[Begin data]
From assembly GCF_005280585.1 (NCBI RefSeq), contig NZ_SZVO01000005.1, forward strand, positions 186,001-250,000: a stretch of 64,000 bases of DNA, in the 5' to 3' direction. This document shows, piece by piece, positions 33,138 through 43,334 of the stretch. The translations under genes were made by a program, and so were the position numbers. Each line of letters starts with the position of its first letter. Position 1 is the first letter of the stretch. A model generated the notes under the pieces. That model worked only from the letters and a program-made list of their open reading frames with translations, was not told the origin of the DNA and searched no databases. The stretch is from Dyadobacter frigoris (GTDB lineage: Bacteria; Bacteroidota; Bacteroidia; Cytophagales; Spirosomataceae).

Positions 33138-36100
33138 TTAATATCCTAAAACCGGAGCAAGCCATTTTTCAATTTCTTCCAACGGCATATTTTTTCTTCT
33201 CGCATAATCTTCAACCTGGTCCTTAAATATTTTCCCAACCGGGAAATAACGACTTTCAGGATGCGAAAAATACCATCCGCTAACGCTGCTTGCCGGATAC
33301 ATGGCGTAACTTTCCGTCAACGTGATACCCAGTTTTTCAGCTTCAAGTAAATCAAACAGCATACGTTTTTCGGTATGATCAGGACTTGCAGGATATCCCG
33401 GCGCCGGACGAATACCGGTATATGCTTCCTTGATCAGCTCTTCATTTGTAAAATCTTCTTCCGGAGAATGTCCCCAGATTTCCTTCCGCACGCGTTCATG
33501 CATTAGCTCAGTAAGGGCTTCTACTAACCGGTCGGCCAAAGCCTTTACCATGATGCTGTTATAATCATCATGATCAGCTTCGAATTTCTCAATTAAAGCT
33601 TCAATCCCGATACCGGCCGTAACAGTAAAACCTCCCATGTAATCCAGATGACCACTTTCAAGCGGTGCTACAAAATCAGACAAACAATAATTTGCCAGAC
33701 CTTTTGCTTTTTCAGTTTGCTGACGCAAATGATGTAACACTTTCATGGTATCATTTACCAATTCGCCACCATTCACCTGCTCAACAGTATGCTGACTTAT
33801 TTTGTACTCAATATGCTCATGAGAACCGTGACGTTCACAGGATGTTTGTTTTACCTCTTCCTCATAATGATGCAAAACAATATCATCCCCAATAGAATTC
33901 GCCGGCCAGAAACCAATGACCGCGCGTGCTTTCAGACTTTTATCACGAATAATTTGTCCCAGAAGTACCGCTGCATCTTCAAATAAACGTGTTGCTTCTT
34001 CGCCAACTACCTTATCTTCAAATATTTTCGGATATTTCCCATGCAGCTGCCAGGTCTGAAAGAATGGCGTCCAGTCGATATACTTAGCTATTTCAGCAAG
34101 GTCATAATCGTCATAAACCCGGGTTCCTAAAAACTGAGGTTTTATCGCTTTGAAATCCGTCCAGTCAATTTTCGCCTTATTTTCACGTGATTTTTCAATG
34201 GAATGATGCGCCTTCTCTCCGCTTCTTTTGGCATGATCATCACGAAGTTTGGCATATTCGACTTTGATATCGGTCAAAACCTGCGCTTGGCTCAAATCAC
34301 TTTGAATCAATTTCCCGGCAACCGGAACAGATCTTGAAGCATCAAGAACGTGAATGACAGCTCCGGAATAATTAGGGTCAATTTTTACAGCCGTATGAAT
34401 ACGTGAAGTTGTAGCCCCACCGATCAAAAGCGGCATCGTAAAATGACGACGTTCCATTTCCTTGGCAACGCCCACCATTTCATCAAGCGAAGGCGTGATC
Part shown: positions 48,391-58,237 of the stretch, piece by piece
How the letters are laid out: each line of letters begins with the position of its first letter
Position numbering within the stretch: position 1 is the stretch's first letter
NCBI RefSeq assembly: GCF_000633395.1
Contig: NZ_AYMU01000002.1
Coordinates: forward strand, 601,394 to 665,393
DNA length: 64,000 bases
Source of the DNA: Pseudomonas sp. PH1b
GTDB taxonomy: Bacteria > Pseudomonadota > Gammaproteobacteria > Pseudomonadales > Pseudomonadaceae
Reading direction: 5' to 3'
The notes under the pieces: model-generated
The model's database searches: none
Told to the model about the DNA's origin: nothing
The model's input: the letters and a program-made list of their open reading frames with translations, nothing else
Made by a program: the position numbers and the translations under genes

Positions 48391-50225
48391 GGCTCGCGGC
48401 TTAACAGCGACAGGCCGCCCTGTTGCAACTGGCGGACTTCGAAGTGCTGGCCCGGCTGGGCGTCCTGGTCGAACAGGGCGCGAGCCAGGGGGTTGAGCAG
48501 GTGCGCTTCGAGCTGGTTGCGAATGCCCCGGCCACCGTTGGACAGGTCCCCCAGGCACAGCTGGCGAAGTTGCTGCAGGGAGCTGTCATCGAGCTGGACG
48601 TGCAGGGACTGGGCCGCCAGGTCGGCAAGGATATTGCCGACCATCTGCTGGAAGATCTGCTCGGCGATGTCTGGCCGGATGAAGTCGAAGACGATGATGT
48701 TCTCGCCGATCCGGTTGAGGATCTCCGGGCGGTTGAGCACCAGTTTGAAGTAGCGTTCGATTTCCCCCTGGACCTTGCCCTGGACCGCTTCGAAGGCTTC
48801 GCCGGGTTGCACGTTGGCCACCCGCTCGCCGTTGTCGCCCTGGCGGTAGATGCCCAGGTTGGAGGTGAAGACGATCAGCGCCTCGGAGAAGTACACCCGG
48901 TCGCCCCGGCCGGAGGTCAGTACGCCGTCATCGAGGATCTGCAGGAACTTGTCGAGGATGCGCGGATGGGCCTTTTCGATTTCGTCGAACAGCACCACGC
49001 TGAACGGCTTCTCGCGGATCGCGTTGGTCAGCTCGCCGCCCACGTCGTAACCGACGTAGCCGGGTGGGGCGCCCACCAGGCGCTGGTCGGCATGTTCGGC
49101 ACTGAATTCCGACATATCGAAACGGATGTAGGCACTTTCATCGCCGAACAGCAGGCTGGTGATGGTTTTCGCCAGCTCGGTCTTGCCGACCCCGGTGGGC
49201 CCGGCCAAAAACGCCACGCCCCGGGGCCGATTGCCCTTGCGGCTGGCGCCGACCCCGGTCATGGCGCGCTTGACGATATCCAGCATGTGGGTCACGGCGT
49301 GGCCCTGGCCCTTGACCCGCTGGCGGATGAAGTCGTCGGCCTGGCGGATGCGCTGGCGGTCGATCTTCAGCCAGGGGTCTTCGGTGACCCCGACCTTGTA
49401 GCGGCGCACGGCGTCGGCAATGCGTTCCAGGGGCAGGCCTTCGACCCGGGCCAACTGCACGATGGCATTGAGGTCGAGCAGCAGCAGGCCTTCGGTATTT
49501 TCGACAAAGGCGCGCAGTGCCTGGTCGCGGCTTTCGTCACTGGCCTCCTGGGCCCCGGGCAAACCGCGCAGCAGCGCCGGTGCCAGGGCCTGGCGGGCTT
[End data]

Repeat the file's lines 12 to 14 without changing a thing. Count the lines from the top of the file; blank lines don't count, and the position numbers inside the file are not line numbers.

34001 CGCCAACTACCTTATCTTCAAATATTTTCGGATATTTCCCATGCAGCTGCCAGGTCTGAAAGAATGGCGTCCAGTCGATATACTTAGCTATTTCAGCAAG
34101 GTCATAATCGTCATAAACCCGGGTTCCTAAAAACTGAGGTTTTATCGCTTTGAAATCCGTCCAGTCAATTTTCGCCTTATTTTCACGTGATTTTTCAATG
34201 GAATGATGCGCCTTCTCTCCGCTTCTTTTGGCATGATCATCACGAAGTTTGGCATATTCGACTTTGATATCGGTCAAAACCTGCGCTTGGCTCAAATCAC